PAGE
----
Six weeks ahead of the Lunar New Year, the Mainland Affairs Council said yesterday that Beijing is not interested in pursuing cross-strait charter flights during the holiday.
"As soon as the elections were over we tried to approach China again through private channels, and the answer we got was a flat `no.' Their officials have made things very clear -- China is just not interested," council Chairman Joseph Wu (
"While we had hoped that talks on charter flights could begin after the legislative elections, from what we've heard recently, it does not seem like China is interested in working on bringing about the charter flights or even in engaging in any sort of positive interaction across the Taiwan Strait," he said.
Since last month, the government has been prepared to hand the proposed negotiations over to the Taipei Airlines Association, but said that it would only do so when China's stance became clear.
Although Wu said yesterday that China rejected talks on charter flights, both sides had agreed earlier this year to establish flights in accordance with the so-called "Hong Kong model."
Negotiations to formalize direct flights between Hong Kong and Taiwan in 2002 were conducted primarily by business repre-sentatives, but under government supervision.
It is estimated that around 500,000 Taiwanese businesspeople working in China plan to come home for the Lunar New Year holiday, but prospects for cross-strait charter flights are bleak in light of the recent introduction of an anti-secession law in Beijing and the harsh line China took in yesterday's white paper on national defense. The government had been aiming to implement direct, reciprocal flights between Taiwan and China.
According to Wu, it was unlikely that charter flights similar to those implemented last year would be established for the upcoming holiday.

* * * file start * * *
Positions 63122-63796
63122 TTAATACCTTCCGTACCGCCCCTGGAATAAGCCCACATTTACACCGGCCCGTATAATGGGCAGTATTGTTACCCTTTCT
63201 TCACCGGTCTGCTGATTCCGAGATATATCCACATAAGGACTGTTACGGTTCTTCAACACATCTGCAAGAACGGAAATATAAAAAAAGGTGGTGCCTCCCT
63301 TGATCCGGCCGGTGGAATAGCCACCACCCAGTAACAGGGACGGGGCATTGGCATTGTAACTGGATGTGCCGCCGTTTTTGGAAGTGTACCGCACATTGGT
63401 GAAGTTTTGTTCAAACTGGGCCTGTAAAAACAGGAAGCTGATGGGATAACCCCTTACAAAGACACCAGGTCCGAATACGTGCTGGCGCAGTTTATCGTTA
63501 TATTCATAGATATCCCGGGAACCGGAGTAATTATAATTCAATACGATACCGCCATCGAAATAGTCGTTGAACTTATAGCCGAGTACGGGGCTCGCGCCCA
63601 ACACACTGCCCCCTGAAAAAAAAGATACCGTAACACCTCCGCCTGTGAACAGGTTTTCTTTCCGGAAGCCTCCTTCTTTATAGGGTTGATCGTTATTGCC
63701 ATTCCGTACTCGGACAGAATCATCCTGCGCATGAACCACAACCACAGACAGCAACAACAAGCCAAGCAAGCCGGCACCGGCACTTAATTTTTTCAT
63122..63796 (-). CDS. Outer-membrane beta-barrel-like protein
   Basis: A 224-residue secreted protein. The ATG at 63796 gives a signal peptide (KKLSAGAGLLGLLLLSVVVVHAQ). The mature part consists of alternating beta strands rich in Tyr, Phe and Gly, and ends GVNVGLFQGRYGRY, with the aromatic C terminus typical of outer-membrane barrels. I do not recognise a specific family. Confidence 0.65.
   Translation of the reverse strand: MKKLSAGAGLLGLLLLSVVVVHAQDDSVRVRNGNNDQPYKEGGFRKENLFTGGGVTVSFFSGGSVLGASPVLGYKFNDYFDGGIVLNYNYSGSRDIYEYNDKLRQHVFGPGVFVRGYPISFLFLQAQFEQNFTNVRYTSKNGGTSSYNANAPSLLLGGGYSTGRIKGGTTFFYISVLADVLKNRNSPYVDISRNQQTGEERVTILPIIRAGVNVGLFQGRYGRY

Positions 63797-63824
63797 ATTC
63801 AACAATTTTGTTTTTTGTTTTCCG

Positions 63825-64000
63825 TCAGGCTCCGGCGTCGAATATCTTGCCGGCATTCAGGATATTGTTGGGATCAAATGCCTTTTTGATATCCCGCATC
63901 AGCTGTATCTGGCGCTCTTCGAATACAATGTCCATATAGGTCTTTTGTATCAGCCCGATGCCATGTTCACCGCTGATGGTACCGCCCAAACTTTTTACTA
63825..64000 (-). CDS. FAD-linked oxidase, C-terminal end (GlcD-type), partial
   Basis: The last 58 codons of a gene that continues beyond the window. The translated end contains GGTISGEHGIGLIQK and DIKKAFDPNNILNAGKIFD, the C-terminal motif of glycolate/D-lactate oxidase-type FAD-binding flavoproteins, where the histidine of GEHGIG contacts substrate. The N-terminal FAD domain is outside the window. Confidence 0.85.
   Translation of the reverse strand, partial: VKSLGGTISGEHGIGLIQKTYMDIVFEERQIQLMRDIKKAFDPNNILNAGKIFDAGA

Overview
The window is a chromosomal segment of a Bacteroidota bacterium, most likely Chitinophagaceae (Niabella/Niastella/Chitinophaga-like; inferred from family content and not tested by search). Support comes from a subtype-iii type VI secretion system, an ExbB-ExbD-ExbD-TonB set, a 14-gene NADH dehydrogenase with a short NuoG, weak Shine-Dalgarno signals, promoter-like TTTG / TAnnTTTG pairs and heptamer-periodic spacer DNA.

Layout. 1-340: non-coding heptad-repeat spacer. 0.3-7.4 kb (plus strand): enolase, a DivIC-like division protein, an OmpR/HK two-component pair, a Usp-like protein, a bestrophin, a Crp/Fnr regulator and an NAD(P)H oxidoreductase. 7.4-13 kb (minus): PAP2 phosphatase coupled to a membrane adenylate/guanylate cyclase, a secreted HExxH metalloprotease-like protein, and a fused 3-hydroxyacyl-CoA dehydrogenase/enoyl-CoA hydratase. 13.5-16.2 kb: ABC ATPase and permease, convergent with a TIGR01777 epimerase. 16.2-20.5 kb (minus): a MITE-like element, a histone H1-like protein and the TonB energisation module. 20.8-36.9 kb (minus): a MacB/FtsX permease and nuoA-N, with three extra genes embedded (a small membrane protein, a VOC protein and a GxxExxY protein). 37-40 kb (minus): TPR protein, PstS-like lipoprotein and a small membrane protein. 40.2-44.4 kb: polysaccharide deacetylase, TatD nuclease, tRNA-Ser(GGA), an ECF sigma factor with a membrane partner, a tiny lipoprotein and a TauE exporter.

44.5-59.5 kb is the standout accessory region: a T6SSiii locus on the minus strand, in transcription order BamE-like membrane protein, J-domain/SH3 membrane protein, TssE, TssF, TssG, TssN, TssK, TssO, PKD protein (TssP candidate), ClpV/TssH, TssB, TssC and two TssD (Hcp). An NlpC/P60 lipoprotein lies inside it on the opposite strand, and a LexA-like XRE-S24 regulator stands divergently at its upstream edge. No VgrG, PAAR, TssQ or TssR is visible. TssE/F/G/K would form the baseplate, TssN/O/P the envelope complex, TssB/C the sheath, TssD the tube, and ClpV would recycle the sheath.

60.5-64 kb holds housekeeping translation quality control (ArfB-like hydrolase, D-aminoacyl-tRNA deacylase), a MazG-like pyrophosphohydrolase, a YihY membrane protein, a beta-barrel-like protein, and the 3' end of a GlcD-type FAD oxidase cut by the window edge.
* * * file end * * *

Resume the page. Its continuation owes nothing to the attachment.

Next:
"It's not enough for us to depend on our own strength," he said.
Cross-strait holiday charter flights, which took place for the first time in February last year, were limited to making stops in Hong Kong and Macau and had been open only to Taiwanese airline carriers.
Transportation officials also expressed doubt regarding whether it was too late to establish cross-strait flights.
"If the governments agree to cross-strait flights, airline carriers will be very rushed. Usually, the China-based Taiwanese business-people who plan to return to Taiwan over the Lunar New Year book tickets two months in advance. If these tickets have already been booked by the time cross-strait flights are established, then the question is whether there will be market demand for the cross-strait flights," said Hou Chien-wen (侯建文), director of the Civil Aeronautics Administration's air route department.
Business representatives and academics yesterday called on the government to take steps to capitalize on the possible dissolution of tension that direct flights could bring about.
The Council for Industrial and Commercial Development yesterday held a forum to urge the government to move away from the current stalemate.
"The Mainland Affairs Council has requested that China engage in talks with Taiwan, but China has taken a very hard stance on this," said Chao Chien-min (
He urged the government to take a more proactive stance, noting that legislators have in the past gone to China to encourage progress on chartered flights.